Normally the football excitement of a World Cup kicks in a lot earlier but this one is different. The challenge for Qatar is on two fronts. Firstly, can the country sustain the tournament’s value and therefore win friends and applause? Secondly, will Qatar push ahead with social reforms after the gaze of the world has moved on?
The country recognizes football’s appeal. Along with the Olympics, the World Cup is one of the two biggest mega sports events in the world. However, the real struggle is over oil, security, defence and an attempt to change perceptions of Qatar. The West needs Qatar‘s oil and gas – especially after Russia turned off the taps. Qatar needs the West because, despite having immense wealth, it lacks sufficient security and defence capabilities.
Soft power battle
Football has allowed itself to be drawn into a soft power battle. The assets Qatar has at its disposal include the World Cup, state ownership of Paris St Germain, a world class airline, an air traffic hub, the hosting of the most extensive US military base in the Middle East, sponsoring of high-profile cultural events, the acquisition of highly visible estate, the Al-Jazeera media company, investment in blue chip companies, and oil.
The smallest country to host a World Cup needs an enlarged international community of friends. It needs places where informal conversations can take place to influence them. This World Cup is an arena where football and international affairs collide. Success for Qatar would include a controversy-free November and December that convinces more of the world, particularly countries that Qatar needs, that significant social reform is taking place and will continue. Bluntly, they need to convince much of the West that this is not sportswashing.
A successful World Cup is usually determined by how much entertainment it provides, the TV spectacle, viewing numbers, the fans facilities experience and the level of global fan engagement. According to FIFA the stadiums and infrastructure are the most accessible in the history of the World up. The hotels are expensive. This World Cup is the most expensive to date.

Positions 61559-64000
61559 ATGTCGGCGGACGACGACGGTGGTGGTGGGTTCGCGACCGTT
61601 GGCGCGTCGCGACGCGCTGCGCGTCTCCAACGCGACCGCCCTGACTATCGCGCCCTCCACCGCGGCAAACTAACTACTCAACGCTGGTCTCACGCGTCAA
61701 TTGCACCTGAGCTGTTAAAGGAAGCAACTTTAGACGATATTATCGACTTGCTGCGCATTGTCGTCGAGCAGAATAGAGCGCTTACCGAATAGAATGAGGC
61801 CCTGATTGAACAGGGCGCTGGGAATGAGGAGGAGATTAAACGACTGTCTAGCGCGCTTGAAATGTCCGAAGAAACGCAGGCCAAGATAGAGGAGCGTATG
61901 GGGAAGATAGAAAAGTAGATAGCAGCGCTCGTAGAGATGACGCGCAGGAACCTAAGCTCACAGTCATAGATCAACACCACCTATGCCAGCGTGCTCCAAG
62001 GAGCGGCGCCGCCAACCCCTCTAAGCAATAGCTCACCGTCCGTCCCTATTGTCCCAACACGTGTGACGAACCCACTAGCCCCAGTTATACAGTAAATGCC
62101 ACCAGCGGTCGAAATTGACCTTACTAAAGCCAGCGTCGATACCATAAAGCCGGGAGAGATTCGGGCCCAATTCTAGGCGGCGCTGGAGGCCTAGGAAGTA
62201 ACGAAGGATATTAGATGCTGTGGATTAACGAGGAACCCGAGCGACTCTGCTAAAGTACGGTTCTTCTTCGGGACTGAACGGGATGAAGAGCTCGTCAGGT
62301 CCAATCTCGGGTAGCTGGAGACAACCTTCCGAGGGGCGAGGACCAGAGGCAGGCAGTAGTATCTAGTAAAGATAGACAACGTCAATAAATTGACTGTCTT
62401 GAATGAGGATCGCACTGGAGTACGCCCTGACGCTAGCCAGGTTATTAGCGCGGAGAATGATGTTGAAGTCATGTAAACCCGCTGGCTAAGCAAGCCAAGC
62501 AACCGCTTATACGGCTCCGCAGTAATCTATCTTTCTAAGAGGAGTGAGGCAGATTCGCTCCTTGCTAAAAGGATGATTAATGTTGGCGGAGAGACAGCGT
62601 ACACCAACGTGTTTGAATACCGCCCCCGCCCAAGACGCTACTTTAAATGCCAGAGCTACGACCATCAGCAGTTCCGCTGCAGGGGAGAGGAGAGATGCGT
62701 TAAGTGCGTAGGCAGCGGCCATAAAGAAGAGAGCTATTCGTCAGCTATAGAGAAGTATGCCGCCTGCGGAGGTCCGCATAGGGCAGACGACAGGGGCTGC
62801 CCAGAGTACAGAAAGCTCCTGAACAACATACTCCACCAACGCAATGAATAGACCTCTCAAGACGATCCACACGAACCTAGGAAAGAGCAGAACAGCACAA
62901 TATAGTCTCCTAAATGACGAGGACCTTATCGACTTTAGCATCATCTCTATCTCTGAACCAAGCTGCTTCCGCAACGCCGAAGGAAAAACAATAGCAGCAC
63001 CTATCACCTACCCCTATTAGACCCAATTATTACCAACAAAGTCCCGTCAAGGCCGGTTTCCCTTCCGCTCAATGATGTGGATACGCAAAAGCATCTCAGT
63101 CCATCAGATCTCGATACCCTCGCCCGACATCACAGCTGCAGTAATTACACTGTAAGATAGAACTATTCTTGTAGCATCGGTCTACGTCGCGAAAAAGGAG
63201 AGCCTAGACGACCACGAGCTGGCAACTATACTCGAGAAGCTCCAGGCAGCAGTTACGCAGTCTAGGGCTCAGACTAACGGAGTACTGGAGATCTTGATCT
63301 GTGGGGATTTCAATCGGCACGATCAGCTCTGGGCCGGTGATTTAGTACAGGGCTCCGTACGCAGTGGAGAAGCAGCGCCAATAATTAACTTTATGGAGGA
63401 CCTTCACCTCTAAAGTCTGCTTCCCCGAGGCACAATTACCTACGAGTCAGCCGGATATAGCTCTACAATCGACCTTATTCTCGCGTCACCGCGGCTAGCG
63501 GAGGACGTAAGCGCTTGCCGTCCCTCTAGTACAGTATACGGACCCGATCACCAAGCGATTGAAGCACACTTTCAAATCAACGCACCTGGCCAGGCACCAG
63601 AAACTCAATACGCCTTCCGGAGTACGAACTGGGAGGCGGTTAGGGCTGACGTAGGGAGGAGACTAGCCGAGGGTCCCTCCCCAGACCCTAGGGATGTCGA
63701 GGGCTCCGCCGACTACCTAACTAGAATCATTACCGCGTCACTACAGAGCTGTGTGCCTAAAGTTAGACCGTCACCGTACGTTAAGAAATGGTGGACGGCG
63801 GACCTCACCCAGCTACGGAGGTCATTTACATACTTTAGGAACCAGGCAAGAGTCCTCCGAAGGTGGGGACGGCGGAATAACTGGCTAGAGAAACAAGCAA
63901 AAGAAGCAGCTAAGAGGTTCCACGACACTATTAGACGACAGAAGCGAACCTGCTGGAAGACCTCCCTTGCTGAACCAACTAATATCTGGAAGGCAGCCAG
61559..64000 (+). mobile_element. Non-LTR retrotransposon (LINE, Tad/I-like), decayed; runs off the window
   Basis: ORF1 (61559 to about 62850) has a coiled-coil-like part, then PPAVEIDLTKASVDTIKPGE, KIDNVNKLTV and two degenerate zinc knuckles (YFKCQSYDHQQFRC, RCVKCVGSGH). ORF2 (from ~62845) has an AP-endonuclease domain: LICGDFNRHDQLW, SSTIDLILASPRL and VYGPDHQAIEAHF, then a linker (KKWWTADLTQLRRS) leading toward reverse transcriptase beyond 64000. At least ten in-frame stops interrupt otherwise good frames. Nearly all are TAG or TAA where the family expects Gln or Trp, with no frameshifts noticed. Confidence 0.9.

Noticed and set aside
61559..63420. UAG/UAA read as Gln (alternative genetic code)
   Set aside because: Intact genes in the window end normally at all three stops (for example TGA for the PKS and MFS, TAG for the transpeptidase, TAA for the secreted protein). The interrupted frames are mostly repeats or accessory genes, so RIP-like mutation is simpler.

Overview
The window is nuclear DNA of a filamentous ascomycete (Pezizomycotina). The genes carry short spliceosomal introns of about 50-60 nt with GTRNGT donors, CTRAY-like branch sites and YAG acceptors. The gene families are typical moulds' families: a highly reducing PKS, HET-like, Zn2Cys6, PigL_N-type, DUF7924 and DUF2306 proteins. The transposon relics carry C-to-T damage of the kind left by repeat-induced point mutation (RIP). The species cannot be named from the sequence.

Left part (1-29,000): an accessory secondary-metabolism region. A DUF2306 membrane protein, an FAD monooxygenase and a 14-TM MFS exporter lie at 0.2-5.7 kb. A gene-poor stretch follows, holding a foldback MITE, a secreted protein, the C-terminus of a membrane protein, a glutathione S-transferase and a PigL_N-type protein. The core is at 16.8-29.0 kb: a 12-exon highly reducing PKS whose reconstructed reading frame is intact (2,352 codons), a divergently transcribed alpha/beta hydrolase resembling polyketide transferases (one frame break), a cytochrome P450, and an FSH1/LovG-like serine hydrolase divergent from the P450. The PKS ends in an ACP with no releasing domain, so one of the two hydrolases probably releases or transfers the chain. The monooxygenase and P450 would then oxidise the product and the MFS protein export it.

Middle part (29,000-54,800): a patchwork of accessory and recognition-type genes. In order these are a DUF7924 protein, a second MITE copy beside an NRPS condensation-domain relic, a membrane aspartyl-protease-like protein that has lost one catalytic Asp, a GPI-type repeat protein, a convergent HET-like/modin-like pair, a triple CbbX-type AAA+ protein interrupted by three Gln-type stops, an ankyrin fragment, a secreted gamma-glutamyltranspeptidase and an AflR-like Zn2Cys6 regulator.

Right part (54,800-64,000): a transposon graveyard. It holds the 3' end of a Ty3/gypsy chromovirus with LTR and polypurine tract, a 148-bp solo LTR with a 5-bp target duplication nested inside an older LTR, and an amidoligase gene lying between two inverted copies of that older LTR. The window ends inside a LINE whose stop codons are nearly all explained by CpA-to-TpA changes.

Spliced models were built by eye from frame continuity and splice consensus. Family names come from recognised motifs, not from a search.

Success for most countries seeking to host one of the world’s two biggest sporting events usually comes in two forms: nation branding and regeneration. Qatar has the wealth to regenerate and is using the event to burnish its profile. However, so much money has been spent on this World Cup that this alone is not a great return on investment or even success.
Success would also mean the stadiums being full, unlike the empty stadiums during the 2019 World Athletic Championships in Doha. A positive, safe fan experience is an important factor in the battle for hearts and minds if Qatar is looking to influence public opinion in the USA, Europe and Britain. In other words, the countries that could come to support Qatar militarily, given that it is not likely to be China or Russia. The US thanked the Gulf State for helping the US withdrawal from Afghanistan. Qatar is working with Europe and the UK to reduce their dependency upon Russian oil.
For some this tournament is already a partial success because it has assisted in leveraging reform: the Kafala sponsorship system is being dismantled, which gave employers overweening power over migrant workers’ immigration status; establishing the region’s first minimum wage; the setting up of tribunals to facilitate better access to justice; establishing an unpaid wages compensation fund and legislating to regulate conditions for live-in domestic staff.
The awarding of the competition to Qatar in 2010 also hastened the downfall of the previous FIFA Board, the introduction of new governance arrangements and the introduction of human rights screening as part of the bidding process for future events. This was too late for those who lost their lives building the infrastructure for this event. Success will be saying no to future bids from countries with worse human rights records than Qatar. Success for social and political activists protesting against Qatar – including the football players, fans and countries who will continue to speak out – is to keep alive the call for reforms once the football starts.
FIFA failed when they awarded the event to Qatar in 2010. The activists protesting against Qatar – including the football players, fans and countries who will continue to speak out – will have won if they keep alive the call for reforms once the football starts. Qatar will have won if it convinces countries that its modernizing reforms will continue.
Both need to succeed. If they do both football and the world will be a better place and that would be success.
This article was first published in The Sunday Post on 20 November 2022.
Sunday Post – Grant Jarvie: What will a successful World Cup look like? It will look like reform will continue after it ends
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Picture credits: stadium – Pablo Morano/BSR Agency/Getty; team and trophy – Amin Mohammad Jamali/Getty